Hayabusa Returns?

The Japanese space agency JAXA doesn't seem to have been having much luck recently. First there was Mars-bound Nozomi spacecraft which suffered a technical fault just after launch in 1998. The mission controllers were able to save the mission by adjusting the course to include two fly-bys of the Earth. This increased the journey duration to about five years meaning that it would reach Mars at the end of 2003. Unfortunately, during the extended trip around the solar system, Nozomi had its electrical systems damaged by a solar flare. So despite the years of effort, ingenuity and tenacity the mission was doomed to fail at the final hurdle.

Fast forward to 2005 when the Hayabusa probe reached asteroid Itokawa. Everything seemed to have gone fine up until arrival. Since then it has survived the failure of several gyro-wheels, the loss of the Minerva probe due to a communications problem and more recently a fuel leak. Hayabusa's mission was to collect samples of the asteroid to return to Earth and it may have indeed collected something when it briefly landed a few weeks ago. However, the partial loss of fuel and a total loss of communication has meant a change of plan for the return journey. Originally it was hoped that Hayabusa would return in 2007 but that is now out of the question. The latest projections show that there is a 66% chance of a recovery in communication by early 2007. If this happens, a revised journey home is planned based on the amount of fuel left. That will take an extra three years arriving back in 2010 if all goes well.

Hayabusa return journey
The suggested return journey for the Hayabusa spacecraft. CREDIT: Courtesy of JAXA
JAXA are in good company when it comes to suffering set-backs in space travel - just think of NASA's Mars Polar Lander, Mars Climate Orbiter, ESA's Beagle II lander or the Planetary Society's solar sail. JAXA do an impressive job of coming up with work-arounds and fall-back plans. I really do admire their determination and hope they are able to return Hayabusa back to the Earth. Even if they don't, Hayabusa has already done quite a lot.

Posted in astro blog by Stuart on Monday 19th Dec 2005 (02:17 UTC) | Permalink

Our neighbour in space

The Earth's moon is pretty beautiful isn't it? For thousands of years people have watched it, written poems to it and about it, treated it as a god and dreamed about visiting our closest neighbour in space. It would be awesome (in the full meaning) and humbling to stand on the Moon looking back at our blue-green planet. Just imagine the entire Earth hanging serenely over the lunar landscape like a huge glimmering bauble. So far, only twelve people have been lucky enough to have this privilege, but that may change in the not too distant future. Until we get there, we have to make do with watching the Moon from down here. The view's not bad though.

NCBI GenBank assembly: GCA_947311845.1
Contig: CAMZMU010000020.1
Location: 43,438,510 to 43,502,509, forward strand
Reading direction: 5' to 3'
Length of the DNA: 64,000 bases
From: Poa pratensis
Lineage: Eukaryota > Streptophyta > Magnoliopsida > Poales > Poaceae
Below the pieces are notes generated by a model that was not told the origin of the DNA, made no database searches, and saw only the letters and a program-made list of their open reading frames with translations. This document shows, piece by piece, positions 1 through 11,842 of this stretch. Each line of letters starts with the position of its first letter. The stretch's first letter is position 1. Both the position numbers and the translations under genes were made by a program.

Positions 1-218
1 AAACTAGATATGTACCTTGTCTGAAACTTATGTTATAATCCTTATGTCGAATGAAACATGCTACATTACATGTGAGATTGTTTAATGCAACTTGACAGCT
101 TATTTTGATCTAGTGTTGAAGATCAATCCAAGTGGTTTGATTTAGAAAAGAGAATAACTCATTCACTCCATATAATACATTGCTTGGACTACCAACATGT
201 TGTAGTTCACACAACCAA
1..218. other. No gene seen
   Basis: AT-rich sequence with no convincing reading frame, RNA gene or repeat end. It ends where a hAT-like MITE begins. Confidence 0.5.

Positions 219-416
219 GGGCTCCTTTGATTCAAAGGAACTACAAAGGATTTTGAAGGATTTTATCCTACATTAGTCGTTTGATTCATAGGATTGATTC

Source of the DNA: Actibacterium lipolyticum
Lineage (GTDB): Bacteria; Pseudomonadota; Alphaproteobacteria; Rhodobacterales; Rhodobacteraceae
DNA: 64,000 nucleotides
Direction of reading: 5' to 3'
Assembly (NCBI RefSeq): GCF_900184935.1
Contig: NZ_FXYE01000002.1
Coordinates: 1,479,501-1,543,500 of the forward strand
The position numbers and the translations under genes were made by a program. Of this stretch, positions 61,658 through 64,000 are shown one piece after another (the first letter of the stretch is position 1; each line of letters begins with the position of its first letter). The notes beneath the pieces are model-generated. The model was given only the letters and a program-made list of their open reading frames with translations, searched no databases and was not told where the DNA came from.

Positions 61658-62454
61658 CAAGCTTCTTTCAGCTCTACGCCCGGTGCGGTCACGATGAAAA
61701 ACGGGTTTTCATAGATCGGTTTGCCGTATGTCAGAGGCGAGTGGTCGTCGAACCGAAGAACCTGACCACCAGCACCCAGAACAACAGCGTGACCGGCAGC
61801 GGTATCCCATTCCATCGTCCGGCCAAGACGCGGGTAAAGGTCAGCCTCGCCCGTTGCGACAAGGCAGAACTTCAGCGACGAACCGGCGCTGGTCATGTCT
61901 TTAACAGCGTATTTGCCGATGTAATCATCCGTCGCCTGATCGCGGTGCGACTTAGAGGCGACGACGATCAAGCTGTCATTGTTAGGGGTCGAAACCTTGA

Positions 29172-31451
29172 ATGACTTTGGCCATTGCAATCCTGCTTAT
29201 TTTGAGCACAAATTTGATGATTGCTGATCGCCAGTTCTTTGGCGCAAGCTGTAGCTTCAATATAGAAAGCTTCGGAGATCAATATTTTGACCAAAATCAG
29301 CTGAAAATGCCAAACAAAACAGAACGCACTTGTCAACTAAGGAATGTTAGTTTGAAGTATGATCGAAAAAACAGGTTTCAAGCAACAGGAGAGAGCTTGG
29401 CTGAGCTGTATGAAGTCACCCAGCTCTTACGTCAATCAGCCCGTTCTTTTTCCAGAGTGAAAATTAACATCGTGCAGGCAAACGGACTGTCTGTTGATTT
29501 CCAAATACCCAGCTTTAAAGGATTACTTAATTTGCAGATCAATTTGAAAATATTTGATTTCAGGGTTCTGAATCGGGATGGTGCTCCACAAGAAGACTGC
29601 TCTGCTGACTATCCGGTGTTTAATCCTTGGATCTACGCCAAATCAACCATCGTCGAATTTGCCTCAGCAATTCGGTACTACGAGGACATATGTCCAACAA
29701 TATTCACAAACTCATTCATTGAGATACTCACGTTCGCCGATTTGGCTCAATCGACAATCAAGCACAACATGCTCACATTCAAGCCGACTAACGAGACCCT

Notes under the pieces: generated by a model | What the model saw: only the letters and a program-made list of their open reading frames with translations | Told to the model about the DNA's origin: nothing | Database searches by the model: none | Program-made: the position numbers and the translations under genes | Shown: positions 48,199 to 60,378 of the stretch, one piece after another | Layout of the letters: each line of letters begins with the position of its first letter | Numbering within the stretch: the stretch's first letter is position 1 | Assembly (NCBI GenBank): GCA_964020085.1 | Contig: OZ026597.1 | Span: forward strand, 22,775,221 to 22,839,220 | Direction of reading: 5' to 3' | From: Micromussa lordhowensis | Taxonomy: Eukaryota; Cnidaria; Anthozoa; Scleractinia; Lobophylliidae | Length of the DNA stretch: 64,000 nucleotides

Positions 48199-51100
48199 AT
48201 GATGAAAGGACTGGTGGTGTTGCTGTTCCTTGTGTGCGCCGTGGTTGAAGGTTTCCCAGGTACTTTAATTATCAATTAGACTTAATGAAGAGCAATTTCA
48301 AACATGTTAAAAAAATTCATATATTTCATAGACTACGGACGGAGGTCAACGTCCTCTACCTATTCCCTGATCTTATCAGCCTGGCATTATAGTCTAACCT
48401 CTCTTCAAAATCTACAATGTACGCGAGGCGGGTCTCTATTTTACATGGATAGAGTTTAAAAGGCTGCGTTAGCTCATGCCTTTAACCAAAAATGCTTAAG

The Moon
The Moon on 18th December 2005 CREDIT: Stuart

Posted in astro blog by Stuart on Sunday 18th Dec 2005 (14:27 UTC) | Permalink

Jodrell at Sixty

Yesterday was the sixtieth anniversary of Sir Bernard Lovell's very first observations at what became Jodrell Bank Observatory. Jodrell Bank is in the Cheshire countryside and was (and still is) the site of the University of Manchester's botanical grounds. On 15th December 1945 Sir Bernard made use of the botany huts and some radar equipment left over from the second world war to listen to echos from the Geminid meteor shower.

Over the following years the observatory grew up with various small dishes and in 1947 the 66 metre diameter transit telescope was built. This was the biggest radio telescope in the world at the time and basically consisted of lots of wires strung from a huge pole. Through the early 1950s Sir Bernard planned a 76m fully steerable telescope and this was finally completed in 1957 just as the space age began with the launch of Sputnik 1. At that time it was the largest fully-steerable radio telescope in the world and the only place that could track the carrier rocket of Sputnik.

Today, the Lovell telescope is still going strong. In fact it is better than ever following the surface upgrade of a few years ago. It is still the third largest steerable radio telescope in the world.

Posted in astro blog by Stuart on Friday 16th Dec 2005 (19:27 UTC) | Permalink